FOCUS ON FOIA
Dick Hammerstrom, a local news editor at The Free Lance-Star, is an advocate for open government and serves on several statewide organizations that urge transparency.
Sunshine Week should be kickoff to two-year study of FOIA exemptions
This is Sunshine Week, a week set aside each year in which open-government advocates promote enthusiasm for transparency and unfettered access to information and the operations of government at all levels.
Sunshine Week was created years ago by journalists, but a primary goal is to get people and organizations to insist on government openness and to work to keep citizens informed.
In Virginia, Sunshine Week comes at an opportune time.
It arrives just weeks after the Virginia General Assembly passed legislation authorizing a two-year study and review of the roughly 170 exemptions in the state’s Freedom of Information Act.
Exemptions are what the government calls parts of law that officials can—but don’t have to—close to public scrutiny.
The most well-known exemptions deal with individual personnel matters, medical and mental health records, and legal advice given to public officials in their government capacity.
But the law is inconsistent.
For example, correspondence of a member of a city council or board of supervisors dealing with government business is a public record that citizens can obtain. But correspondence of a member of the state House of Delegates and State Senate does not have to be disclosed. All are public officials, but simply serving at different levels. Is it a double standard? Should it be changed?
Another example: There are clear laws prohibiting three members—or a quorum—of a public body to meet secretly to talk about the public’s business. But there is nothing to prohibit a series of one-on-one unannounced gatherings until everyone serving on the public body has discussed the public’s business with the public excluded.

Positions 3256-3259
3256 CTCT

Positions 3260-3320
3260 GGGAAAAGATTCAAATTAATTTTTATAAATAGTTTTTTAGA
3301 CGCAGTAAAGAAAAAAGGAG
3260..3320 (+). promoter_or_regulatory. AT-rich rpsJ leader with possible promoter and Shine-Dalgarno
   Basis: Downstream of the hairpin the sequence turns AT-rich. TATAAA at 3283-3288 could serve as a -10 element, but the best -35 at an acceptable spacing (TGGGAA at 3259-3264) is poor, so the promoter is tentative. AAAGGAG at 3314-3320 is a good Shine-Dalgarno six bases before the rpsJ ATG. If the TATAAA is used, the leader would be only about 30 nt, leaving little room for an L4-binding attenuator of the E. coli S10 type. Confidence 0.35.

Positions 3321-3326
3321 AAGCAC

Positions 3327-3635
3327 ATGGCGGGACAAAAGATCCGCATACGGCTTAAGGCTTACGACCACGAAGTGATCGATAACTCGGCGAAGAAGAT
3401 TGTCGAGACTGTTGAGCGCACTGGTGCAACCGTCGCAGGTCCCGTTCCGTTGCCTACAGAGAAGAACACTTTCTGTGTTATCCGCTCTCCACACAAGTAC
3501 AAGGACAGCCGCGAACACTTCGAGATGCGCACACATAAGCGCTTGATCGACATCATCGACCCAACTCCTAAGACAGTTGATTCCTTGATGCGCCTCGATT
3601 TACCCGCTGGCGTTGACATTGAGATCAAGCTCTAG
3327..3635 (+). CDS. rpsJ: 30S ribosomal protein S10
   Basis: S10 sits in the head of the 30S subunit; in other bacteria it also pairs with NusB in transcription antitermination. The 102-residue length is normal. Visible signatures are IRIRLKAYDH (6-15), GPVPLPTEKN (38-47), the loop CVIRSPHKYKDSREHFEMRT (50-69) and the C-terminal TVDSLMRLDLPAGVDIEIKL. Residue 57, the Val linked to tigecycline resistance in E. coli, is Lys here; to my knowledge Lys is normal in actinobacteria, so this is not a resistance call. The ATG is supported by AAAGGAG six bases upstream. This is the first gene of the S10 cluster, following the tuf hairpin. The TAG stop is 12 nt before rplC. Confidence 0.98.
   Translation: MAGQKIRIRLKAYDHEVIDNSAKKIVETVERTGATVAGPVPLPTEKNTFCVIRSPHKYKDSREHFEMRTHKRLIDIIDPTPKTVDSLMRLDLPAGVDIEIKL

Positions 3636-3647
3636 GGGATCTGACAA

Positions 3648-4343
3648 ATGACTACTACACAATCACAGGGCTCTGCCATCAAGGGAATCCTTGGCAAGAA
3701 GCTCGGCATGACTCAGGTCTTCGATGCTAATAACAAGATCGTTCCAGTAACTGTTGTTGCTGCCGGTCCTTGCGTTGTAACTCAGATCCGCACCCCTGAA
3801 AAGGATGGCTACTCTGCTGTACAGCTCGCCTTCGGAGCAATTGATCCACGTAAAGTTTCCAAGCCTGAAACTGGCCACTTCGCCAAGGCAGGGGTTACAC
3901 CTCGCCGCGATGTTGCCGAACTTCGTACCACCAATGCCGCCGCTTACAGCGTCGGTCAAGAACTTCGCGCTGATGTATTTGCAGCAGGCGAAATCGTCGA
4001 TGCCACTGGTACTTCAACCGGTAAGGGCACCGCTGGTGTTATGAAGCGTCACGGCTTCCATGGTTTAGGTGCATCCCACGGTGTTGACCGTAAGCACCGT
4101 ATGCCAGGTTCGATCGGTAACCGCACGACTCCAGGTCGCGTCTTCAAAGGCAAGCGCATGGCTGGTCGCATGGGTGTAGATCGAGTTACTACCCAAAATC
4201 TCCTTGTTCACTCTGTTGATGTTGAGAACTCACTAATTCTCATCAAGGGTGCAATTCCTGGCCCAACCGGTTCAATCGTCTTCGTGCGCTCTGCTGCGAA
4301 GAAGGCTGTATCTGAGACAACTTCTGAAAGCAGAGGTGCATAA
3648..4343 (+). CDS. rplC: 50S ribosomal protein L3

Is this the transparency we want in government? Should that part of the law be strengthened?
Reports of felony crimes—or criminal incident information as the statute calls them—are required to be released. The law says police agencies must disclose a “general description” of the offense, the date and “general location” of where it occurred and a “general description” of the injuries suffered or property stolen or stolen.
Sounds OK, doesn’t it? Not quite. Just once sentence down from that comes this:
“Where the release of criminal incident information, however, is likely to jeopardize an ongoing investigation or prosecution or the safety of an individual, cause a suspect to flee or evade detection, or result in the destruction of evidence, such information may be withheld until the above-referenced damage is no longer likely to occur from release of the information.”
That part of the law is subjective and has no threshold or standard to apply. Each agency can interpret that differently. One agency can decide that releasing any news could jeopardize an investigation and withhold information. Another agency can make sure information about criminal offenses is promptly and reliably made public.
So the law gives information but just as easily can take it away. Should tougher standards apply to crime reports? Should the broad, subjective wording be narrowed?
These are just a few of the exemptions that should be reviewed during the two-year study that will be conducted by the Virginia Freedom of Information Advisory Council, the state agency established to conduct training, issue advisory opinions on FOIA and vet any proposed changes in the law. The agency has a small staff and an appointed council that makes recommendations on changes to the General Assembly.
For certain, two organizations—The Virginia Press Association and the non-profit Virginia Coalition for Open Government—will be closely involved in the review.
But it’s more important that others—civic associations, neighborhood groups, government watchdogs and just plain folks—take an interest and participate.
Maybe Sunshine Week could be turned into a two-year crusade for transparency.
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